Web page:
Researchers investigated immune function and health outcomes in women with depression, as compared with a non-depressed control group. Depression is a biological, psychological, and social illness that affects roughly 15 million American adults in any given year. Depression costs billions of dollars in lost time, productivity, personnel replacement, medical care and, tragically, loss of life. The cost to women is disproportionally higher, with women representing about two-thirds of those affected .
According to psychoneuroimmunology theory, the central nervous system (CNS), peripheral nervous system (PNS), endocrine system, and immune system are part of an intricate communication and feedback system. Any action that causes change or illness in one part of this system, such as the CNS, can potentially cause changes in the other parts of the psychoneuroimmunology system, such as endocrine or immune systems. Evidence suggesting that psychological stressors such as depression can alter immunological functions and possibly increase susceptibility to physical disease has accumulated over the past several decades .
Scores on the Beck Depression Inventory (BDI) were used to divide 40 non-hospitalized Caucasian women between the ages of 18 and 65 years into either the control or depression comparison group using psychoneuroimmunology theory and a descriptive comparison design.
Women with depression reported significantly more incidences of illness over the previous two months, and they had significantly more indicators of illness at the time of the exam as compared to the controls. Thus, this research suggests that depression may play a role in the subsequent development of minor acute infectious and inflammatory conditions as measured by outcomes on a brief physical exam.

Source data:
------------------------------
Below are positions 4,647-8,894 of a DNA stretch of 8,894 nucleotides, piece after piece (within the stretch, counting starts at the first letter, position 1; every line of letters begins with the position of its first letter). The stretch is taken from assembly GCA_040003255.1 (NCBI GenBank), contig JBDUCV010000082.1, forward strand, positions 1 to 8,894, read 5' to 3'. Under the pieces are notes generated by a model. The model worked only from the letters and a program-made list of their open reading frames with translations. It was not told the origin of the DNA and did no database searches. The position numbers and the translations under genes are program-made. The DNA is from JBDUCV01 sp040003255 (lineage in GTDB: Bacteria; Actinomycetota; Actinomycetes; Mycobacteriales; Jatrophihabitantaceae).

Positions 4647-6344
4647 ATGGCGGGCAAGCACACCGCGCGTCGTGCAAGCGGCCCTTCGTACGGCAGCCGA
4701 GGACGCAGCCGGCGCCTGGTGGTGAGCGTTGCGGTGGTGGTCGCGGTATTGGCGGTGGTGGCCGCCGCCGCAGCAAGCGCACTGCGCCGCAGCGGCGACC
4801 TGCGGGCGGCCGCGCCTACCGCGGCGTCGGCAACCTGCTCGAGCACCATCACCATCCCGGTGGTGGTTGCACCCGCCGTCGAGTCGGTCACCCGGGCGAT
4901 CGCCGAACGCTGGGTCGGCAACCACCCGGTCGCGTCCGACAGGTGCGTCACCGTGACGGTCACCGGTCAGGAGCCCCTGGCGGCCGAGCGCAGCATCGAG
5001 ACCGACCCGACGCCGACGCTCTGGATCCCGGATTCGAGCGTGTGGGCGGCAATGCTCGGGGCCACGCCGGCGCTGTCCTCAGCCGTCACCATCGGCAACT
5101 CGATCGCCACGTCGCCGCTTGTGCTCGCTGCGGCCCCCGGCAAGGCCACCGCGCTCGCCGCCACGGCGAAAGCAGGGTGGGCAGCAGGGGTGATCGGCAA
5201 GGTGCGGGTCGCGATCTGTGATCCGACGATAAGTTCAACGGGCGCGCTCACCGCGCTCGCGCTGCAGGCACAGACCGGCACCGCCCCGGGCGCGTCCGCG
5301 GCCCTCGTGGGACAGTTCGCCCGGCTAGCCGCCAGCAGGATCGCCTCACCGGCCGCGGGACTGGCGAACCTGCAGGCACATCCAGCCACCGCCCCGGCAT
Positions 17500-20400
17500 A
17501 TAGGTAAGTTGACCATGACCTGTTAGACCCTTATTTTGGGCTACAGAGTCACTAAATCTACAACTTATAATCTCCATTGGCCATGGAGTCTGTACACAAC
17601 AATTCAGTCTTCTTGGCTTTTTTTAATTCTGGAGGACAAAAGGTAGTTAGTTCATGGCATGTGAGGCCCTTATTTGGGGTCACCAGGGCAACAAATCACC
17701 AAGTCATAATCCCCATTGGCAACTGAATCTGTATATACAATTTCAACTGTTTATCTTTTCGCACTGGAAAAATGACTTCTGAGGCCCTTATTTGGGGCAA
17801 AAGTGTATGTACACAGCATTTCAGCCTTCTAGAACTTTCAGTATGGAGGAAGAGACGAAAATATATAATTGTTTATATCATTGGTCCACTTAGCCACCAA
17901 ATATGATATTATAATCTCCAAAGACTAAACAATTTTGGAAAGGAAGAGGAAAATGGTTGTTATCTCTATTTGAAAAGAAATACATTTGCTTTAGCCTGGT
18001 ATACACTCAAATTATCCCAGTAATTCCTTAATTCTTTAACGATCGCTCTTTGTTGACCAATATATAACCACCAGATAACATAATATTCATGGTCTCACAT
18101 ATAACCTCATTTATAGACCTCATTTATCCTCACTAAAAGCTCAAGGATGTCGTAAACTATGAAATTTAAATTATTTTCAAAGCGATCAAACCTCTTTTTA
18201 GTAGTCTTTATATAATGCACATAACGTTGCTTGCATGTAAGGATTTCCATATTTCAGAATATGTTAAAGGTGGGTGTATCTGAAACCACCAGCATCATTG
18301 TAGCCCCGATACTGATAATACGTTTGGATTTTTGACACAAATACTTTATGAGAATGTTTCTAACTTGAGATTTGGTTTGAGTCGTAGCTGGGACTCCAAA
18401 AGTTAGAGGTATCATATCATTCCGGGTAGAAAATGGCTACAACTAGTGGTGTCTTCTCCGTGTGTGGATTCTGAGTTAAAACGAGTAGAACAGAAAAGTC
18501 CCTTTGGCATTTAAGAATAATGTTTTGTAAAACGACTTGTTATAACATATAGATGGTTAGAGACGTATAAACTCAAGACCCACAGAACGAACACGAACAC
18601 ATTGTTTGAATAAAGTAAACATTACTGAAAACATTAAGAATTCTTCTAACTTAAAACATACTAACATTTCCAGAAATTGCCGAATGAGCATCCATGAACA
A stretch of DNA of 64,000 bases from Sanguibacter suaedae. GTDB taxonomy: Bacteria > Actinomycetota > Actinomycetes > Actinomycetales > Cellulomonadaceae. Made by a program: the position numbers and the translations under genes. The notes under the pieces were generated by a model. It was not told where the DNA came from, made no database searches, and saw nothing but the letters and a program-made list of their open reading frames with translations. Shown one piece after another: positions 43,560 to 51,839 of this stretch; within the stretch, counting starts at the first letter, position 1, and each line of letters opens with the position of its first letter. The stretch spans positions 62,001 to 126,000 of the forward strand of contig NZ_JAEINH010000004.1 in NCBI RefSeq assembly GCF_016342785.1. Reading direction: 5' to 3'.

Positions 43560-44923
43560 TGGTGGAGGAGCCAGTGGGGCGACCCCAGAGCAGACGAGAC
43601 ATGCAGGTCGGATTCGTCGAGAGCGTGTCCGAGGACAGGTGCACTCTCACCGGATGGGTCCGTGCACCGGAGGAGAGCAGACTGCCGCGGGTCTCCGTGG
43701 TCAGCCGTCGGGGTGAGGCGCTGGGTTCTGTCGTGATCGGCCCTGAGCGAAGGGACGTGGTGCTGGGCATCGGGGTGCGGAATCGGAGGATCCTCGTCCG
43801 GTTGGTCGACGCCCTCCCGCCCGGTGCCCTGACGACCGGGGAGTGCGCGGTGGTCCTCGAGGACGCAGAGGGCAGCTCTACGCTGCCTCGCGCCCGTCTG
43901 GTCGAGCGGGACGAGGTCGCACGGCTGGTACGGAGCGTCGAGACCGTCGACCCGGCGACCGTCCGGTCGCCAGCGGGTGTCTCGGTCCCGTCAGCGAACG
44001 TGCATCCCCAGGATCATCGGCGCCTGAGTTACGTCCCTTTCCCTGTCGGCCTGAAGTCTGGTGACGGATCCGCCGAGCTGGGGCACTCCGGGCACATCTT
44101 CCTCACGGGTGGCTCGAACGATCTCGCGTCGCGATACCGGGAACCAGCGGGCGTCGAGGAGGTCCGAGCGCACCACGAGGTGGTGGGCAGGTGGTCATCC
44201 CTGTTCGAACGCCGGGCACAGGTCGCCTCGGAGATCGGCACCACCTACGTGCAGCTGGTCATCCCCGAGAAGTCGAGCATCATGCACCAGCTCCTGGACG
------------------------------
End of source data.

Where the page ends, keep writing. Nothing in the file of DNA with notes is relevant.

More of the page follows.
However, contrary to what has been documented in some earlier research, women with depression in the current study did not have significantly different immune function measures as compared to the control group. There was also no significant correlation between scores on the BDI and natural killer cell cytotoxicity in this study.
While these results support a connection between depression and both increased self-report of illness and increased signs and symptoms of minor illness or inflammation on physical exam, this study did not find that these effects were related to decreased immune function as measured by natural killer cell activity or white blood cell counts.
However, researchers could not rule out the effect of depression on other immune system parameters, or the effect of depression on health outcomes via behavioral choices. Future research should include a wider variety of both behavioral measures and immune function outcomes to further delineate the effects of all of these factors on health outcomes in women with depression.
Material adapted by CFisher from:
Howk, C., & Bennet, M. (2010). Immune function and health outcomes in women with depression. BioPsychoSocial Medicine, 4:3.
 Kessler RC, Chiu W, Demler O, Walters EE: Prevalence, severity, and comorbidity of 12-month DSM-IV disorders in the National Comorbidity Survey Replication. Arch Gen Psychiatry 2005 , 62(6):617-27.
 Glaser R: Stress-associated immune dysregulation and its importance for human health: a personal history of psychoneuroimmunology. Brain Behav Immun 2005 , 19(1):3-11.